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India-Pakistan: No Priorities, No Peace
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July 22, 2010:  Peace talks between India and Pakistan continue to be stalled by Pakistani refusal to deal with Indian, Afghan and U.S. accusations that Pakistani officials are aiding Islamic terrorists. Not just the ISI (the Pakistani CIA), but members of the military and civil service. Pakistan refuses to openly acknowledge such cooperation with Islamic terrorists, and India considers this cooperation a key factor in the continued Islamic terrorist activity against India. The U.S., which provides Pakistan with several billion dollars worth of aid a year, has been unable to get the Pakistanis to root out all the Islamic radical sympathizers in the government. However, the Pakistanis have fired many of the more outspoken and active Islamic radicals in the ISI, army and civil service. But there are still a lot of these terrorism sympathizers on the government payroll, and the politicians don't want to risk wider violence by trying to clear them all out. Thus peace talks are stalled because India wants to talk about security (terrorism) first, while Pakistan wants to discuss borders (Kashmir) first. More moderate officials in both nations, and the rest of the world (especially the U.S.) are trying to get both nuclear armed nations to discuss all their problems simultaneously, and just get on with it.

This terrorist support can be seen in the tribal territories, where the army continues to chase down Taliban groups everywhere except North Waziristan, and other areas where Islamic radicals that operate in Afghanistan, but have not attacked the Pakistani government. Despite continuous U.S. prodding, the Pakistani government refuses to finish off the Islamic terrorist base areas. This has become a major dispute between Pakistan and its neighbors, and the United States.

The anti-Maoist campaign in eastern India is not going well. The Maoists are putting up stiff resistance, and continuing their attacks on the businesses (especially the mining industries) and government (especially the schools). The Maoists are also running their own mining operations, while still extorting large sums of money from businesses. The Maoists seek to replace the government in many thinly populated areas, and this is where the anti-Maoist campaign is concentrated. In the last year, Maoist violence killed 50 percent more people than did the Islamic terrorism in Kashmir. India has got the upper hand in Kashmir, and is more concerned with growing Islamic terrorism operations elsewhere in India, and the support these terrorists are receiving from Pakistan.

The Maoists have established operations in Western Bangladesh, where three policemen there were recently killed by the communist rebels.

In the Pakistani tribal territories (Bajur), a Taliban commander and one of his men were killed when the bomb they were building went off. Unlike Iraq, where there were thousands of trained explosives experts (courtesy of Saddam's training programs), there is a severe shortage among the Taliban, and accidents like this are increasingly common.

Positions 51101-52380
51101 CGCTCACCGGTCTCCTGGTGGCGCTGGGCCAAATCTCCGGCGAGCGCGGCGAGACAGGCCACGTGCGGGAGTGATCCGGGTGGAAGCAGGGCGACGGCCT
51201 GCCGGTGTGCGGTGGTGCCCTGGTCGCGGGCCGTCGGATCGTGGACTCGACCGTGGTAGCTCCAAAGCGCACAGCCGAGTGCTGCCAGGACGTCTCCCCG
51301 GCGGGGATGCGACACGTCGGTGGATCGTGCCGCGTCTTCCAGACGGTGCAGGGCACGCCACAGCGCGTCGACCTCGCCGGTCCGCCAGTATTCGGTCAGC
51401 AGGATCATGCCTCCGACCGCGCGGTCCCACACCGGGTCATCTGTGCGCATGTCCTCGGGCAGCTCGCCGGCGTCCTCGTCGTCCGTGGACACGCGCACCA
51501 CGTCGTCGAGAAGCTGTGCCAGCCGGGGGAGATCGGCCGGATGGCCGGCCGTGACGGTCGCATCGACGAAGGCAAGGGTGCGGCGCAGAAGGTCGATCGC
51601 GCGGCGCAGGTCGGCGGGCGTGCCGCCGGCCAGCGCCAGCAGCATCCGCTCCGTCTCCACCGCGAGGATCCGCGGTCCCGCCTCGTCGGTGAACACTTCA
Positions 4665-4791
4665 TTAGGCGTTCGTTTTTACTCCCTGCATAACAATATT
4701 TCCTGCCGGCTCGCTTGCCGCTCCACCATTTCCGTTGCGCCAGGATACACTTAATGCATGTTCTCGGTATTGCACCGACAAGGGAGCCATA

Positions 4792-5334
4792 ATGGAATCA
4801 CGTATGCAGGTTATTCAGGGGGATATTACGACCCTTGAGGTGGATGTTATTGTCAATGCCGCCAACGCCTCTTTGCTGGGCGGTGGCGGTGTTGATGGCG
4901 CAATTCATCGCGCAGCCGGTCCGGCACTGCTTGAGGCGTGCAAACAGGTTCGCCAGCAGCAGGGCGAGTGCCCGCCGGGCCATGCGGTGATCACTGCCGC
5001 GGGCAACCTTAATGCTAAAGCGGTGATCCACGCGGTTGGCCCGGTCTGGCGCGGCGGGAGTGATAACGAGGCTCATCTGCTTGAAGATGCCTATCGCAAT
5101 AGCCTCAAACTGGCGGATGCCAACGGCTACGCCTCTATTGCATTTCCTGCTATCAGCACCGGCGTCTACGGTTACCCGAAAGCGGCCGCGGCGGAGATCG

Pakistan continues to suffer bouts of religious violence throughout the country. These involve Islamic factions (usually Sunni and Shia) and attacks against Christian and Hindu minorities. Sometimes entire families are murdered, but more often it's just attacks against individuals. The increased operations against the Taliban in the last few years has spread the police thin, and allowed Islamic radicals throughout Pakistan to grow unhindered. Many of the radical mosques and religious schools in non-tribal Pakistan are not associated  with the Taliban or al Qaeda, but with local Islamic radical groups.

While nearly 100,000 Afghan refugees have gone back to Afghanistan from Pakistan in the past year, there are still 1.7 million of these Afghans in Pakistan, and they are a major source of support for the Taliban, and Islamic terrorism in general. Most of these Afghans have been in Pakistan since the Russian war in Afghanistan during the 1980s. A disproportionate number of the refugees are involved with criminal gangs. Just trying to keep track of these Afghans is a chore, because most of them are Pushtuns, who can easily blend in with the millions of Pushtuns in Pakistan.

July 21, 2010:  In Kashmir, acting on a tip, police fought a gun battle with two Islamic terrorists, and killed them. Elsewhere in Kashmir, a tip from a farmer led police to a terrorist mine in a road, which was disabled and removed. These tips are increasing, and crippling Islamic terrorist operations. The Islamic radicals responded to this by increasing their attacks on actual or suspected Kashmiri Moslems working with the governmrnt. This just antagonized more local Moslems.

July 18, 2010: In the Pakistani tribal territories, Islamic radicals attacked two busses carrying Shia Moslems, and killed 18 people. Police and troops tracked down the killers, and killed over 20 of them. Air recon found four Islamic militant bases, which were then bombed.

July 16, 2010: In eastern India, Maoists used a roadside bomb to try and kill a police commando commander. They failed, but five commandos were killed and five wounded. In Pakistan, a bomb went off in a market near the Khyber Pass, killing ten civilians and wounding 14.

 

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